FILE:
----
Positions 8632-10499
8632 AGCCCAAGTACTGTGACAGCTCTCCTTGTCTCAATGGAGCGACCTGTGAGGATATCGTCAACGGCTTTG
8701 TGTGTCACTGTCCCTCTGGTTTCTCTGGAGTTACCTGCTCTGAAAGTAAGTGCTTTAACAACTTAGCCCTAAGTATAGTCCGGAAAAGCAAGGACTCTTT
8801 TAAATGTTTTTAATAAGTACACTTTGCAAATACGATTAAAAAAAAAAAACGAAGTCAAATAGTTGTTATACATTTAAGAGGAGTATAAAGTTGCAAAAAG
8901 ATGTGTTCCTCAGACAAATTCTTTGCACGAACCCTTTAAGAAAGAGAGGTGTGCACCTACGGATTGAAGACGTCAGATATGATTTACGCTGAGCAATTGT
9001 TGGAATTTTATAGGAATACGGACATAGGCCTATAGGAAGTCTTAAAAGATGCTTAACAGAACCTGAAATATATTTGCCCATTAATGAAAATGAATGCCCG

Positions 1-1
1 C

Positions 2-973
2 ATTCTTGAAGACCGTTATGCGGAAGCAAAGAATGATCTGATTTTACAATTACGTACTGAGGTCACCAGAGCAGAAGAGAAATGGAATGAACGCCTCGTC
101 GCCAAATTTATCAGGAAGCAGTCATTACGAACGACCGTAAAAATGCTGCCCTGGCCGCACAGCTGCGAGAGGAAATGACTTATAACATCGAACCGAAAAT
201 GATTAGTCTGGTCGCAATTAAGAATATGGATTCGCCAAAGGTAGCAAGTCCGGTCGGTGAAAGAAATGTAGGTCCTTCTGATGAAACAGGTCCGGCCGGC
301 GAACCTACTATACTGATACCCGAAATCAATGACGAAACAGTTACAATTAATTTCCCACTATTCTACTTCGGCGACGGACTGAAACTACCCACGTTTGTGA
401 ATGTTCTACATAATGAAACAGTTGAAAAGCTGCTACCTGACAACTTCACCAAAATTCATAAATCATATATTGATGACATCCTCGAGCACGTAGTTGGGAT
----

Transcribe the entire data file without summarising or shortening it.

Positions 8632-10499
8632 AGCCCAAGTACTGTGACAGCTCTCCTTGTCTCAATGGAGCGACCTGTGAGGATATCGTCAACGGCTTTG
8701 TGTGTCACTGTCCCTCTGGTTTCTCTGGAGTTACCTGCTCTGAAAGTAAGTGCTTTAACAACTTAGCCCTAAGTATAGTCCGGAAAAGCAAGGACTCTTT
8801 TAAATGTTTTTAATAAGTACACTTTGCAAATACGATTAAAAAAAAAAAACGAAGTCAAATAGTTGTTATACATTTAAGAGGAGTATAAAGTTGCAAAAAG
8901 ATGTGTTCCTCAGACAAATTCTTTGCACGAACCCTTTAAGAAAGAGAGGTGTGCACCTACGGATTGAAGACGTCAGATATGATTTACGCTGAGCAATTGT
9001 TGGAATTTTATAGGAATACGGACATAGGCCTATAGGAAGTCTTAAAAGATGCTTAACAGAACCTGAAATATATTTGCCCATTAATGAAAATGAATGCCCG

Positions 1-1
1 C

Positions 2-973
2 ATTCTTGAAGACCGTTATGCGGAAGCAAAGAATGATCTGATTTTACAATTACGTACTGAGGTCACCAGAGCAGAAGAGAAATGGAATGAACGCCTCGTC
101 GCCAAATTTATCAGGAAGCAGTCATTACGAACGACCGTAAAAATGCTGCCCTGGCCGCACAGCTGCGAGAGGAAATGACTTATAACATCGAACCGAAAAT
201 GATTAGTCTGGTCGCAATTAAGAATATGGATTCGCCAAAGGTAGCAAGTCCGGTCGGTGAAAGAAATGTAGGTCCTTCTGATGAAACAGGTCCGGCCGGC
301 GAACCTACTATACTGATACCCGAAATCAATGACGAAACAGTTACAATTAATTTCCCACTATTCTACTTCGGCGACGGACTGAAACTACCCACGTTTGTGA
401 ATGTTCTACATAATGAAACAGTTGAAAAGCTGCTACCTGACAACTTCACCAAAATTCATAAATCATATATTGATGACATCCTCGAGCACGTAGTTGGGAT